Sally - the comings and goings of these women would probably have been documented somewhat by their local society pages. If I were you, I'd check archives of their hometown newspapers.
This would obviously be no small undertaking but I think you're going to have to do your own research here. It's an interesting topic, but one that there doesn't seem to be a wealth of information on. There are several Titanic scholars who would have more information then is thus far in print on the subject, but several seem to have books in the works and are sitting on their info, which is fair play.
I've been devouring every scrap of passenger info I can get my hands on for many years now and I can only guess at these women's lives pre-disaster. Mahala Douglas is known to have been something of an amateur poet in the years after the sinking, and I assume this was an interest she had always held. Mrs Ryerson and Mrs Widener were both very active society ladies and both had large broods of children. So these two things must have played an enormous part in their daily lives. And I BELIEVE that Eleanor Widener had a passion for antiques. It is often said that Edith Evans was quite close to her French cousins, which makes me wonder if she was something of a francophile, though this is purely conjecture.
All of this is just off the top of my head but it's the most help I can offer.If you decide to strike out on your own and research these women yourself, I wish you luck and hope that you will be generous with whatever you discover!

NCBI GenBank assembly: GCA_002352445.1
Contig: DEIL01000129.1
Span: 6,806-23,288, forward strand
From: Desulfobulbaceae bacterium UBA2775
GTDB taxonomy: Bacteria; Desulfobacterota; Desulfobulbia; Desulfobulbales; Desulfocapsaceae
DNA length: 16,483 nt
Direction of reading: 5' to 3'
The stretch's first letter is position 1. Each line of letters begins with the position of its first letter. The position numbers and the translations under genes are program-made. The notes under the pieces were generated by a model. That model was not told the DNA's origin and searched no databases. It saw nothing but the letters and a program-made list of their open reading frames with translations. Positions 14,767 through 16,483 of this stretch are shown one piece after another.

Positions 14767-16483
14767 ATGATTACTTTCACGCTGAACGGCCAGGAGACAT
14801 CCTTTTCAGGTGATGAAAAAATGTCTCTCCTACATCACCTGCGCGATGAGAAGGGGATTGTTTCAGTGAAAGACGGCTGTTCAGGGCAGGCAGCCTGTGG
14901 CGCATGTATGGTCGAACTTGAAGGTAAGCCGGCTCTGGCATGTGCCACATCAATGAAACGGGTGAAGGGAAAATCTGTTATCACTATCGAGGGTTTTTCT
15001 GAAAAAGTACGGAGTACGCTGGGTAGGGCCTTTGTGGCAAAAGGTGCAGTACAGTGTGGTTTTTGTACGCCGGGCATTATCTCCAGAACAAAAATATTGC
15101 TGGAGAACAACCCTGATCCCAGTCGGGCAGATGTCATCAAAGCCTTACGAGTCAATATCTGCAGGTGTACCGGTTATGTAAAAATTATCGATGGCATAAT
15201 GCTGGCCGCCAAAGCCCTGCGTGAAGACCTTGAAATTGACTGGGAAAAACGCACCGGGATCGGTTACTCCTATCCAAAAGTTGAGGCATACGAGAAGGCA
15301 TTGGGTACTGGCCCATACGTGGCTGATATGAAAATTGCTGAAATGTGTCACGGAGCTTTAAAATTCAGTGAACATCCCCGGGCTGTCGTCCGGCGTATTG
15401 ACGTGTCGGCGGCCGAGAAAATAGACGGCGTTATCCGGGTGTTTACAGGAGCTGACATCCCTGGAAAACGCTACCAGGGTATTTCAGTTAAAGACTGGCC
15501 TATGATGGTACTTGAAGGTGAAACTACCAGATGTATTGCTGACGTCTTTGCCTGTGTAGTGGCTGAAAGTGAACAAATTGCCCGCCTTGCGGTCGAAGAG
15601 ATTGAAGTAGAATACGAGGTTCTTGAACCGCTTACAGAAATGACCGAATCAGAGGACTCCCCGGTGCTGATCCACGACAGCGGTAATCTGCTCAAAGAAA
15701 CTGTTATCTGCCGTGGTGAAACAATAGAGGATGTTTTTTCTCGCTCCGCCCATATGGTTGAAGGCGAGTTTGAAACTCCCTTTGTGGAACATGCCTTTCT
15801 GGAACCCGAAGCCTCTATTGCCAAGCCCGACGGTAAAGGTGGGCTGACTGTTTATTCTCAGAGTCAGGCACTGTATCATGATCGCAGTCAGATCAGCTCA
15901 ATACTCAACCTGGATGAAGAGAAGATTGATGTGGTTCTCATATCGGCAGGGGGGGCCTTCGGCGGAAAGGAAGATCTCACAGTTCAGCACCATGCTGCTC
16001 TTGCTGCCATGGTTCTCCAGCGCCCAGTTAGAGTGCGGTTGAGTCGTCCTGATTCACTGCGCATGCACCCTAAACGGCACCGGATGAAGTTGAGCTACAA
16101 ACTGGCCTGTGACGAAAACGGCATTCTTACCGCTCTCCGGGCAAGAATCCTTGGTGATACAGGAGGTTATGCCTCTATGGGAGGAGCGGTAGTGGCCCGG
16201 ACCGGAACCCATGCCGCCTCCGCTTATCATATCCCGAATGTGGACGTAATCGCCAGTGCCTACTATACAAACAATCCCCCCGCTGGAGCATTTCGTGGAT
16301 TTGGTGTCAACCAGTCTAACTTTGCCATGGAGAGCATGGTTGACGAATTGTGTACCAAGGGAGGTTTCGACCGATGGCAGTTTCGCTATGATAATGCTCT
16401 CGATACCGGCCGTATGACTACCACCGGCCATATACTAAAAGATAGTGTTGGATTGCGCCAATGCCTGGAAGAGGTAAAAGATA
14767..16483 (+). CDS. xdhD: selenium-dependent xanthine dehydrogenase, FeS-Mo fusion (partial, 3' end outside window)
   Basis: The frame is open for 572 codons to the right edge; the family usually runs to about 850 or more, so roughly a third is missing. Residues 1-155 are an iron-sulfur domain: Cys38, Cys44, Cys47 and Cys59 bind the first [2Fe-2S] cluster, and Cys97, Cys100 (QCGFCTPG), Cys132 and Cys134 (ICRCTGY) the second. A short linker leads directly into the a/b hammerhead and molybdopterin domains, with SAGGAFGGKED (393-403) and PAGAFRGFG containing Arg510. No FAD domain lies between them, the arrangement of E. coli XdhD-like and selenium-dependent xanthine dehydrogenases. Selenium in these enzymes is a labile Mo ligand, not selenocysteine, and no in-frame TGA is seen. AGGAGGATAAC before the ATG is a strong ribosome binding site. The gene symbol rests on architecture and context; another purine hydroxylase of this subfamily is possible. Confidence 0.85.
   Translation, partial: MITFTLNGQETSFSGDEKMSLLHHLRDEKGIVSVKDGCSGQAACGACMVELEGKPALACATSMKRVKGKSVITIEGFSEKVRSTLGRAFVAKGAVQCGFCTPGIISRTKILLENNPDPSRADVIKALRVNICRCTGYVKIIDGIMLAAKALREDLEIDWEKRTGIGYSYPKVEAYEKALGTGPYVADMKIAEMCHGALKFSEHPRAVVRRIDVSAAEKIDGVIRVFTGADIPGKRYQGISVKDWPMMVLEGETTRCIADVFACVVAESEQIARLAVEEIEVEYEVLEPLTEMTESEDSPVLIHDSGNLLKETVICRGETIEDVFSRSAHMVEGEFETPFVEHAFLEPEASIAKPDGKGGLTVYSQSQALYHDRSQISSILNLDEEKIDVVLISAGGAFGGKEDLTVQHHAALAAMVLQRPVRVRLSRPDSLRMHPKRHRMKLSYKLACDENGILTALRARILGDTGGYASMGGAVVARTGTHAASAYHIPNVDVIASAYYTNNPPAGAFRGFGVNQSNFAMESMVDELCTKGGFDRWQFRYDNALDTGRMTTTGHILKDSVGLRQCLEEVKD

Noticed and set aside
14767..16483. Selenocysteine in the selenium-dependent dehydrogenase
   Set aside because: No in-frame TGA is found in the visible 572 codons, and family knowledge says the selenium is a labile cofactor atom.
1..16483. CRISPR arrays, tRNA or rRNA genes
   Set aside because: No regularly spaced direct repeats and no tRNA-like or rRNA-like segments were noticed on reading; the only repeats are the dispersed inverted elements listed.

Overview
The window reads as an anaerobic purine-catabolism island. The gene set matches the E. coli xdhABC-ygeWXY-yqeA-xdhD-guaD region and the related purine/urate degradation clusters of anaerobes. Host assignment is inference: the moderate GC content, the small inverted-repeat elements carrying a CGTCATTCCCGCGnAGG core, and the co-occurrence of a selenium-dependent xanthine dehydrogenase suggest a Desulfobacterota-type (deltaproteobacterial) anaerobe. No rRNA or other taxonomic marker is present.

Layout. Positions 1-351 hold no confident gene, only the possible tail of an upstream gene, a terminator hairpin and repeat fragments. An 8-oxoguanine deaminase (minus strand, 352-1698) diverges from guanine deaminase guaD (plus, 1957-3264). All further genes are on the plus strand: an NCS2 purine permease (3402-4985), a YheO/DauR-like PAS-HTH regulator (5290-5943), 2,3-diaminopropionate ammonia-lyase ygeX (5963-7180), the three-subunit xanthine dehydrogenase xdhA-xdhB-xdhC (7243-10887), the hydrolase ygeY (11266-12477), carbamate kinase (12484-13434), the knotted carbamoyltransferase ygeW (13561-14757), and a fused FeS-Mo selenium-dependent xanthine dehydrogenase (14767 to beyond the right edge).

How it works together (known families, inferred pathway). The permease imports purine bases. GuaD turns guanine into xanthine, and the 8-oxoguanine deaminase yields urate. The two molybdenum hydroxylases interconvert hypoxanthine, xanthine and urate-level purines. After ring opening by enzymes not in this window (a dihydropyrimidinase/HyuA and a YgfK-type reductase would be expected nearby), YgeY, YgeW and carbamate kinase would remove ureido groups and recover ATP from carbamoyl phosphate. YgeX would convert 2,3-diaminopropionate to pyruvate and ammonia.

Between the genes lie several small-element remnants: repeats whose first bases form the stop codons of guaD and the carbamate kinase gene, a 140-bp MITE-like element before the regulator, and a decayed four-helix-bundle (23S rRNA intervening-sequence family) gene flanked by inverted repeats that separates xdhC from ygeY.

What Brian Ahern has said and suggested above is very wise.
Of the ladies you mention, I have only come across references in my own research to Eleanor Widener, easily the best known of the group. These references deal with charitable causes of varying types in which she was involved or with public events she attended. In particular, she attended many of the entertainments hosted by the Palm Beach set during the "Southern" social season. There was in fact a film in 1916 in which a number of society celebrities took part, including Eleanor. I'll have to get out my notes later to make sure, but I think it was called "The Isle of Happiness" and featured the actress Billie Burke. The picture was, as they used to say then, "got up for charity," and so wasn't a commercial release. I believe this is all discussed in more detail on another ET thread called "Mrs. Widener's Pearls."
As to Edith Evans, the only other lady on your list whom I know anything about, I can tell you from visual evidence - courtesy of Phillip Gowan - that she was slim, attractive and very fashionable. Though in her mid-30s, she looked considerably younger. She had a fresh, neat, wholesome appearance suggesting that she was a cultured, intelligent woman. It's difficult to tell what her personality might have been but, from the way this brave lady died, we at least know she was generous of heart and a friend anyone would have been proud to have.
Caroline Brown, whose life Edith saved by quick, selfless thinking, certainly paid her young companion the most fitting tribute in her eulogy by speaking so beautifully of the sacrifice that was made in those agonizing seconds as the last lifeboat was lowered away from Titanic. It's doubtful Edith knew she was making the supreme sacrifice in that fateful moment but she made it just the same: "You go first. You have children waiting at home."
As in the case of the Strauses, an almost Biblical resonance has been attached to her bravery, and justifiably so. It is one of the simplest, yet greatest, acts of human goodness that took place that night.